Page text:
Mechanical seal designers need sealing surfaces that will withstand the system ills that will befall them during their running life. Incorporating hard materials and surfaces addresses the issues of wear life and a limited number of lubrication problems. And for 30 years, hardness has been the mantra for sealing surfaces: the thought is, harder is better. In taking that to the limit, this quest for hardness has progressed to the point of attempting to apply the hardest material on earth. That’s great for wear life in a lubricated environment, but it does not address issues of flashing, dry running or edge running conditions due to pressure upset. Any of these conditions will cause hard faces to groove and gall within seconds or minutes, resulting in catastrophic leakage and a costly repair event.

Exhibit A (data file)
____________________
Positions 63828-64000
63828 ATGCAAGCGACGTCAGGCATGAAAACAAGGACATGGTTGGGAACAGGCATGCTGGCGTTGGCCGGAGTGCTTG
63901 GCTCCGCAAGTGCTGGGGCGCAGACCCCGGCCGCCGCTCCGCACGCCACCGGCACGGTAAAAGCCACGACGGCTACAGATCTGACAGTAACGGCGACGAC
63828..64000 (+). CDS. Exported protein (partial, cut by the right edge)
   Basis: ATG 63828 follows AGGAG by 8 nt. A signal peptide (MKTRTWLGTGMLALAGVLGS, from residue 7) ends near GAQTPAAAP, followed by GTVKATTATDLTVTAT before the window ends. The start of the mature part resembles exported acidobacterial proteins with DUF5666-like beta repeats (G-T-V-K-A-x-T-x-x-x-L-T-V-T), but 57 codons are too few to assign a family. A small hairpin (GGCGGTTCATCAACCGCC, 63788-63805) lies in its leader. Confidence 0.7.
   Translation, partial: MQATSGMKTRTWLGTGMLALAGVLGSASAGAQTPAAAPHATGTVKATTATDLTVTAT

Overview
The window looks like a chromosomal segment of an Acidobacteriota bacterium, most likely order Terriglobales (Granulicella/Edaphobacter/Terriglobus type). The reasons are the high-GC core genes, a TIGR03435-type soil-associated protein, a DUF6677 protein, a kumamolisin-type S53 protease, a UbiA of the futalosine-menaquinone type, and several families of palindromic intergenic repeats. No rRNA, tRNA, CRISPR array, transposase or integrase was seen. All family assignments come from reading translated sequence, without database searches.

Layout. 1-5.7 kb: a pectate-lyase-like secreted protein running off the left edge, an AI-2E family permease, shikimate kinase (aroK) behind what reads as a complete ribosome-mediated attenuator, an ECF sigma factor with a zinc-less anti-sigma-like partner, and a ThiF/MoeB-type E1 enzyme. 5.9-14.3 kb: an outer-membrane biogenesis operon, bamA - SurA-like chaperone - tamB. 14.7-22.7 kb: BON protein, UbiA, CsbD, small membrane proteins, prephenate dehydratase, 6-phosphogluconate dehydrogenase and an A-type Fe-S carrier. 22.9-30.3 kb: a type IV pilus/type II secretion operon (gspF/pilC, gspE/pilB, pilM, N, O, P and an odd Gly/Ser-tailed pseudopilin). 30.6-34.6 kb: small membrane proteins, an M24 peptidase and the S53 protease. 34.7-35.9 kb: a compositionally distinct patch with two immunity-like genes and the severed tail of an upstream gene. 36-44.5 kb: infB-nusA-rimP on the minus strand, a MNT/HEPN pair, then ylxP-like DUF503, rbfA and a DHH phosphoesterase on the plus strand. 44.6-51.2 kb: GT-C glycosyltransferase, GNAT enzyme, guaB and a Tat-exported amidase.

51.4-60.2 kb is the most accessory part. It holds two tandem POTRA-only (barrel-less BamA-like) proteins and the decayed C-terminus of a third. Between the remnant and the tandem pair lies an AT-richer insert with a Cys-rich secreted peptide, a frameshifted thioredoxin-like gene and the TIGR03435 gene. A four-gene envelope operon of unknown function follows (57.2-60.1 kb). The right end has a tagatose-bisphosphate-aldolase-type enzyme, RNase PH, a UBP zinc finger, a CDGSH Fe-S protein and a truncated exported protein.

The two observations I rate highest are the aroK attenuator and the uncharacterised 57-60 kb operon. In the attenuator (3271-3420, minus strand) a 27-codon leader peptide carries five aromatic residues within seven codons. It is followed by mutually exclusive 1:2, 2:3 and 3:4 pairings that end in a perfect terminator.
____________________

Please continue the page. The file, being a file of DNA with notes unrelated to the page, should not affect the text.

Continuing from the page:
For hard-coated surfaces, the mechanical and thermal stresses caused by these conditions can cause delamination with the same results. Mechanical seal manufacturers and users have resorted to complex and expensive lubrication systems to keep the seal faces lubricated and avoid the foregoing conditions in the operating environment surrounding the seal. By implementing mechanical seal support systems, the industry has created an “environmental cocoon” where the seal can comfortably operate. But this increases both capital and operational costs.